What is a blog hop? This is a wonderful way for you to gather a few ideas for using a specific element on your projects. You may be just starting here or you may have come from Gina Brandstetterโ€™s blog โ€“ either way, you are in the right place.  When you are finished viewing my Welcome Home card and video tutorial, click the link at the end of my post to โ€œhopโ€ on over to the next website. If you get lost along the way, you will find the complete list of participating consultants on Melindaโ€™s Blog.


Let me start by saying that this month’s design is one that I don’t usually share with others, but a friend told me that I needed to show all of my creations and stop fearing what people think. So, today, I am sharing my vintage-inspired Welcome Home card along with a video tutorial showing you how to make one of your own. 

This month’s card does have a few retired products paired with the Strong Roots stamp set. My package of new paper was lost in the mail, and I did not arrive in time to make my design, so I used paper that I hoped would carry over into this month. Unfortunately, the mix-in papers sold out quicker than I imagined. 

Items like ledger paper, woodgrain paper, and tags are all items you can easily find within your craft stash, and, who knows, you might find something even better. 

This card design gave me a chance to play with my Distress Oxide Inks. I was able to create a blended background behind the cottage, use them as watercolors to shade the tree, and create some splatter using a waterbrush. 

The Strong Roots stamp set not only has some lovely etched images, it also contains a few simple sentiments. I chose to use the word “Home” for the front of my card, then added another sentiment inside that says “is where the heart is”.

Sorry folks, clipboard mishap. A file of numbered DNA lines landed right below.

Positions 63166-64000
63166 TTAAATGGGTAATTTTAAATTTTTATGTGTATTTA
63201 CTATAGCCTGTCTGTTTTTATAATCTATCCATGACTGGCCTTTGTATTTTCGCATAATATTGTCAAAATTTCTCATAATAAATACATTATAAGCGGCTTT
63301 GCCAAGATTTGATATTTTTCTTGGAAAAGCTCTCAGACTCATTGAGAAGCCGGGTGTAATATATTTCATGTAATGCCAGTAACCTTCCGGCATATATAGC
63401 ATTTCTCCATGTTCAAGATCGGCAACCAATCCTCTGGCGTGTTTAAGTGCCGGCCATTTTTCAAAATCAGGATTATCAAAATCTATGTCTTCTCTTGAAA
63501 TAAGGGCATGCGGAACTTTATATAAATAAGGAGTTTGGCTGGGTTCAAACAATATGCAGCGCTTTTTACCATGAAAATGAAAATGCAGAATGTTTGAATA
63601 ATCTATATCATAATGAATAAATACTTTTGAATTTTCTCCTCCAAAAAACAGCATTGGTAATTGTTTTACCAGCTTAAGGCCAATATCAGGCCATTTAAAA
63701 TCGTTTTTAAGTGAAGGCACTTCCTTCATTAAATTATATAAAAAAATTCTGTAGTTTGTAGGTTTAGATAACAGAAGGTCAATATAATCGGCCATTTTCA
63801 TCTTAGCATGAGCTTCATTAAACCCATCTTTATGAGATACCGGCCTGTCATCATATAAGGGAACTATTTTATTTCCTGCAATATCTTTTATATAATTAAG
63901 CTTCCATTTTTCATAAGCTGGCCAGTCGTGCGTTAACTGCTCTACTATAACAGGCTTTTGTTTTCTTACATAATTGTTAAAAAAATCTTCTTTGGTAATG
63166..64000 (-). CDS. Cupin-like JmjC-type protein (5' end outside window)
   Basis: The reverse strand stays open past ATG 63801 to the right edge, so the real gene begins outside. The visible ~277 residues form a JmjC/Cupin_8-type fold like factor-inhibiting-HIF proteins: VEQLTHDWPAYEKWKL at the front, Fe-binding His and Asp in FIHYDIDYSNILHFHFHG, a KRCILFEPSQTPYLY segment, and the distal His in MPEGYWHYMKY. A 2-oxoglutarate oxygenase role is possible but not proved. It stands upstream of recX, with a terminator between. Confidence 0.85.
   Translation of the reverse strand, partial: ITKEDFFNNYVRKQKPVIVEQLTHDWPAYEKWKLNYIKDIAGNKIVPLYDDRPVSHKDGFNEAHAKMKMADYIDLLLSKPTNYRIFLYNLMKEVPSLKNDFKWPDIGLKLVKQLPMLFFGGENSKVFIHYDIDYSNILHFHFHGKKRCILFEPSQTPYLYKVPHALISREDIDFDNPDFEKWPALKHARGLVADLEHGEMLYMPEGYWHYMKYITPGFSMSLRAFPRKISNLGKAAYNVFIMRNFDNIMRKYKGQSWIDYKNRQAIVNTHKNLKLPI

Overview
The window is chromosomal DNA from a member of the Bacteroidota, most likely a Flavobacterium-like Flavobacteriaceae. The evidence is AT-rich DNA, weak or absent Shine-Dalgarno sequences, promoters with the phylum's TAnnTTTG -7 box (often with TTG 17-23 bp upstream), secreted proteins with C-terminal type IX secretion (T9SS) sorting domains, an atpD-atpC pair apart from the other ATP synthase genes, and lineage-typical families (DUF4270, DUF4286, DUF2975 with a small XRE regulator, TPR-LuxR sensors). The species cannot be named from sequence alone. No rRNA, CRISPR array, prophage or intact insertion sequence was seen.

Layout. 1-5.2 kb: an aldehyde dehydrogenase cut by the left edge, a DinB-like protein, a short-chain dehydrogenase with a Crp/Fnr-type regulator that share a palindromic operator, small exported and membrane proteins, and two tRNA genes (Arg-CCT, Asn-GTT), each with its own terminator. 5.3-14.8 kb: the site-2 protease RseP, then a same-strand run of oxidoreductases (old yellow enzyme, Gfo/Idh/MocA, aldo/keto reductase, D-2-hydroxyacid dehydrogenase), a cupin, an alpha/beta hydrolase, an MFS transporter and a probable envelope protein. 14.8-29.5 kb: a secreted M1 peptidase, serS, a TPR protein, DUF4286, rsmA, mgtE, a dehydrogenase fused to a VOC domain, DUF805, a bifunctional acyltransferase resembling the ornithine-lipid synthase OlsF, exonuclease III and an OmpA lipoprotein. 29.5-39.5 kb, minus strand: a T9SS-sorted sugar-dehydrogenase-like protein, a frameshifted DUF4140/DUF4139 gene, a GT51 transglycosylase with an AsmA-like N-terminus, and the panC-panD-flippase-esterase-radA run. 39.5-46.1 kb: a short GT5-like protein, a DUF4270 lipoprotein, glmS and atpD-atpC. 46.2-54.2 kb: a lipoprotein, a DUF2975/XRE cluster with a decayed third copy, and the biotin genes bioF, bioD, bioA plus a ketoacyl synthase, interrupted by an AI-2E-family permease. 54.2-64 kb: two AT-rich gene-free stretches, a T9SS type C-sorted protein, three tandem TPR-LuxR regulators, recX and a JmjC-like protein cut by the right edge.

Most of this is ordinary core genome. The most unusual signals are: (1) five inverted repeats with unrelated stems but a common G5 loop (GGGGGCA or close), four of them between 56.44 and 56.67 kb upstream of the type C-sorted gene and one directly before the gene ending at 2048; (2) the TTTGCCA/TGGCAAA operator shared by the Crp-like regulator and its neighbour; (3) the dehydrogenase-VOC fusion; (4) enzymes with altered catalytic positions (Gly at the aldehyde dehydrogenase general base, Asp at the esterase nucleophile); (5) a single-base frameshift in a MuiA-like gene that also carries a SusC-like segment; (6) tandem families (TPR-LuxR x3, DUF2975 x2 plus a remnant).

The distressed layers of torn paper, texture paste, tags, watercolor paper, and pewter elements remind me of a vintage drawing. I love how it all came together and I hope that you do, too.

If you would like to learn a few new ways to use your Distress Oxide Inks and create Welcome Home card of your own, I have created a simple video tutorial for you.

Please take a few minutes to hit the subscribe button so that you are notified when I add new videos.

I hope that my Welcome Home card inspired you to try something new and that you learned a few new ways to use the Strong Roots stamp of the month.  Now head on over to Wendy Kesslerโ€™s blog to see her work! Be sure to visit all of the blogs to get some great crafting tips and other fun ideas.  

Donโ€™t forget! The Strong stamp set is only available during July. Contact your CTMH Consultant, or visit my website to learn how you can get this stamp set FREE as a VIP or at a discounted price of $5.00 with a qualifying order.

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Some of the links on this page are affiliate links. By clicking on those links and making a purchase, you are helping to support my small business. This is at no additional cost to you. Thank you for your support.


here is a list of some supplies I used today (View All My Supplies Here)